If you were to touch someone else’s prep there would be outcry in the kitchen. Get into the habit of doing this, so you have some sort of idea of what to expect when you venture out. Obviously the scale will increase, but you can start to see how a chef thinks.

You will find chefs are pedantic about their knives. If you touch their knife it would be the same as driving off in someone’s Porsche for a joy ride. Get yourself your own knife. Most chefs will go for a particular brand and don’t look back. I love Global because it is light and it just works for me. Other people say that it doesn’t grip as well. You may go through a couple until you find the right one.

You will probably get knives at the school, but if you are fully focused on going into the industry, then you may as well start now and build up your equipment. Knives don’t come cheap so it is best to build up slowly. Start with your chef’s knife and then move onto a paring knife, for example. You will begin to see what other knives you need when you go to culinary school.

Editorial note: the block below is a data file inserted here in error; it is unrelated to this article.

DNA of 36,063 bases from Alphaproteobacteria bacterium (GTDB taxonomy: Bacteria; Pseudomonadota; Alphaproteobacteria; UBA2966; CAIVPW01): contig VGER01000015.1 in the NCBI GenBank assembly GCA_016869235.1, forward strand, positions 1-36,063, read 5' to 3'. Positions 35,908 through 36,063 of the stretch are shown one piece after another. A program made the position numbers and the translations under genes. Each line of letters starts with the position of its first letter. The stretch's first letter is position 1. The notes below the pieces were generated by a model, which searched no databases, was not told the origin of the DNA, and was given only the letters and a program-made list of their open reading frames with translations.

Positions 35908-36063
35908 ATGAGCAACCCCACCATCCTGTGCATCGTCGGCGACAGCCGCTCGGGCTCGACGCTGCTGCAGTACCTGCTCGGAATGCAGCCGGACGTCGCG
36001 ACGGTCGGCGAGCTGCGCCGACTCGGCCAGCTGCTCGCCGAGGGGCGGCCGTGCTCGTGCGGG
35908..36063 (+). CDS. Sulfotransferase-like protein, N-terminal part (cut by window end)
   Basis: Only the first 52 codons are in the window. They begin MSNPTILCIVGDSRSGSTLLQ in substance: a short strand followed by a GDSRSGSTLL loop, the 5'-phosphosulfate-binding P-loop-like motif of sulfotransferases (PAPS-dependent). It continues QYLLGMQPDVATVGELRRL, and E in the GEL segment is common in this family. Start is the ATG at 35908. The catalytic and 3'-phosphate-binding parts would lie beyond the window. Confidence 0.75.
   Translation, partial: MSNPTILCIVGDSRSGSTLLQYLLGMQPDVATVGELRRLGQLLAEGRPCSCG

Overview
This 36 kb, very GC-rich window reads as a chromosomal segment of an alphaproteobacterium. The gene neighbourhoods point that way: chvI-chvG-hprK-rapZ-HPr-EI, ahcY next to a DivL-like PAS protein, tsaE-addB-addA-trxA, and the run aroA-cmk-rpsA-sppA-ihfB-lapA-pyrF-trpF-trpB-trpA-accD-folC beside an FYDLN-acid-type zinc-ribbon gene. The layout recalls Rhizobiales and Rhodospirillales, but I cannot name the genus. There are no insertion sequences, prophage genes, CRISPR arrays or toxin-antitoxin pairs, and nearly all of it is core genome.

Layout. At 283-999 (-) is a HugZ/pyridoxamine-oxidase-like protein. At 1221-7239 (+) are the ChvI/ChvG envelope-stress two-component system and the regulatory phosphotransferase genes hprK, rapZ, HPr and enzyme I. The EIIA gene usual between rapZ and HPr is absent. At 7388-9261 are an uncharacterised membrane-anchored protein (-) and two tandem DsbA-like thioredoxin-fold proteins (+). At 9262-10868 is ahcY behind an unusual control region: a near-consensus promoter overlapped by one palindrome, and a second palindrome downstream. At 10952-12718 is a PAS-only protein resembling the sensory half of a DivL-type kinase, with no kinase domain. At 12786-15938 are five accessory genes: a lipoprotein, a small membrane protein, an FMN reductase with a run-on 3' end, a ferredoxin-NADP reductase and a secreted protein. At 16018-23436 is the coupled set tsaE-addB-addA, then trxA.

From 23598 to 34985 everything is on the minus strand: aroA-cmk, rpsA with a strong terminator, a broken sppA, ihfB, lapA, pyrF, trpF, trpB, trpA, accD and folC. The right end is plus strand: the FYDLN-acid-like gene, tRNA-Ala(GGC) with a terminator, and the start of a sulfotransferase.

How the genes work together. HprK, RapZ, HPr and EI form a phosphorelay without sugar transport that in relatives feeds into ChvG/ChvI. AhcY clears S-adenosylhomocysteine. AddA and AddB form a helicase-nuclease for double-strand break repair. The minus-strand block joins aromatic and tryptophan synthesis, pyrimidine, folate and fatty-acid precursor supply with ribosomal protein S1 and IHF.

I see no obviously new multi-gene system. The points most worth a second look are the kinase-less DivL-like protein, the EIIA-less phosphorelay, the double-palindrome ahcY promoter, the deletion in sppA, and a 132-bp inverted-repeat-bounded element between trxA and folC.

There is a lot to take in all at once, so you will do yourself a big favour by reading up on terms associated with various methods and recipes. I’m seriously glad I made the effort because I found that as soon as my chef started demonstrating, I knew what he was talking about. Obviously, you can’t possibly do this for everything because there is so much to know.

Watch some good TV programs that you can really learn from. I’m not talking about reality shows or a something on the food network. The kinds of shows to watch are shows by chefs for chefs, where they will be showing you how to prep and make basic pastries with a couple of scientific explanations along the way.